The Prediction of Human Exons By Oligonucleotide Composition and Disriminant Analysis of Spliceable Open Reading Frames

Victor V. Solovyev, Asaf A. Salamov, and Charles B. Lawrence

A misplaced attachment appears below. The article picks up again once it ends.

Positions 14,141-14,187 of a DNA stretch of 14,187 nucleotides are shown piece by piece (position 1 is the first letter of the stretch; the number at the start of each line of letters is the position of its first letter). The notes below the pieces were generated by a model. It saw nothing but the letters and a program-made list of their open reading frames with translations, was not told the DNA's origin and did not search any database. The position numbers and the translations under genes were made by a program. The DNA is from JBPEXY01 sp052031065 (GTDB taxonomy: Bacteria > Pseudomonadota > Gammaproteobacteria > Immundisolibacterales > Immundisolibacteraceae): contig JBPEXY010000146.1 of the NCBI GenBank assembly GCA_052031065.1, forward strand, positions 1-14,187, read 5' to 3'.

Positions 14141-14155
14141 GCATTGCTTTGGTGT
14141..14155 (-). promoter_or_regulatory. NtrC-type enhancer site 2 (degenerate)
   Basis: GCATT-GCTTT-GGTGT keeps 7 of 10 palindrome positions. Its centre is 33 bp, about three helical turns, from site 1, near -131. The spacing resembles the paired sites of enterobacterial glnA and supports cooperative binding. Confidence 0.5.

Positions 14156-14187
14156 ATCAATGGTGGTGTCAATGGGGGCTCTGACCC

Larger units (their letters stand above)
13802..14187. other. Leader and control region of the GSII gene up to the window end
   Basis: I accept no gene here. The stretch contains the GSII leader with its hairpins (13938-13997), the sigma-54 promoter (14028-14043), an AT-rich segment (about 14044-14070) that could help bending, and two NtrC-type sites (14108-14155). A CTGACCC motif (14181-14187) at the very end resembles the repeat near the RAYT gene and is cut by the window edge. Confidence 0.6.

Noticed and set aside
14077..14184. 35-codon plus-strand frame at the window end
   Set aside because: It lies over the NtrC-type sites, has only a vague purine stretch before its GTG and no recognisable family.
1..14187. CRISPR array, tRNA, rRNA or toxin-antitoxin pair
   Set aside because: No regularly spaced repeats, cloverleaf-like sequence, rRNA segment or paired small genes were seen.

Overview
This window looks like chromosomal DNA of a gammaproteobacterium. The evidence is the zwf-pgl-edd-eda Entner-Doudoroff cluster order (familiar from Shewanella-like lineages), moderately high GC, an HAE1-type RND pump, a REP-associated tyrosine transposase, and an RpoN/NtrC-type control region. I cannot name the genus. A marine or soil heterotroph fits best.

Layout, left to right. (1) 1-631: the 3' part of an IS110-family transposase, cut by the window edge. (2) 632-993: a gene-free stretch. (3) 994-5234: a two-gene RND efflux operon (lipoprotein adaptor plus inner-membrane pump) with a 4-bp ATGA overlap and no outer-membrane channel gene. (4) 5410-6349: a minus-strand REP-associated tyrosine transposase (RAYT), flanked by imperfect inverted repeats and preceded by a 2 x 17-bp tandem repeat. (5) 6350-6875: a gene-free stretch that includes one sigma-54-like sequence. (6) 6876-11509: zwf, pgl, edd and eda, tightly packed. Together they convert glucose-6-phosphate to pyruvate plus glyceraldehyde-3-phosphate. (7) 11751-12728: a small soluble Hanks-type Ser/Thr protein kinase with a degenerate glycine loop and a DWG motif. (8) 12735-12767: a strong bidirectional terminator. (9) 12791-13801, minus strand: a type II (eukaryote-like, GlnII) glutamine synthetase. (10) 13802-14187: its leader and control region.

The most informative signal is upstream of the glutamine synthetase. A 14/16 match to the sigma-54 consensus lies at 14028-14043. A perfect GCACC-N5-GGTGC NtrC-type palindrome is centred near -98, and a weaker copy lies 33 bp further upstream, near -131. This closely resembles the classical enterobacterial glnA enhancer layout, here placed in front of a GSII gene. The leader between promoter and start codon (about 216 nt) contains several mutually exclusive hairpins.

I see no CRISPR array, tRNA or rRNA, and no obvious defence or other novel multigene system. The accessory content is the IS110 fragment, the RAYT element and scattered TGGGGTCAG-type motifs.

Discriminant analysis is applied to the problem of recogni tion 5'-, internal and 3'-exons in human DNA sequences. Specific recognition functions were developed for reveal ing exons of particular types.The method based on a splice site prediction algorithm that uses the linear Fisher discrim inant to combine the information about significant triplet frequencies of various functional parts of splice site regions and preferences of oligonucleotides in protein coding and intron regions (Solovyev, Lawrence, 1994). The accuracy of our splice site recognition function is about 97%. A dis criminant function for 5'-exon prediction includes hexanu cleotide composition of upstream region, triplet composition around the ATG codon, ORF coding potential, donor splice site potential and composition of downstream intron region. For internal exon prediction, we combine in a discriminant function the characteristics describing the 5'- intron region, donor splice site, coding region, acceptor splice site and 3'-intron region for each open reading frame flanked by GT and AG base pairs. The accuracy of precise internal exon recognition on a test set of 451 exon and 246693 pseudoexon sequences is 77% with a specificity of 79% and a level of pseudoexon ORF prediction of 99.96%. The recognition quality computed at the level of individual nucleotides is 89% for exon sequences and 98% for intron sequences. A discriminant function for 3'-exon prediction includes octanucleotide composition of upstream intron region, triplet composition around the stop codon, ORF coding potential, acceptor splice site potential and hexanu cleotide composition of downstream region. We unite these three discriminant functions in exon predicting program FEX (find exons). FEX exactly predicts 70% of 1016 exons from the test of 181 complete genes with specificity 73%, and 89% exons are exactly or partially predicted. On the average, 85% of nucleotides were predicted accurately with specificity 91%.


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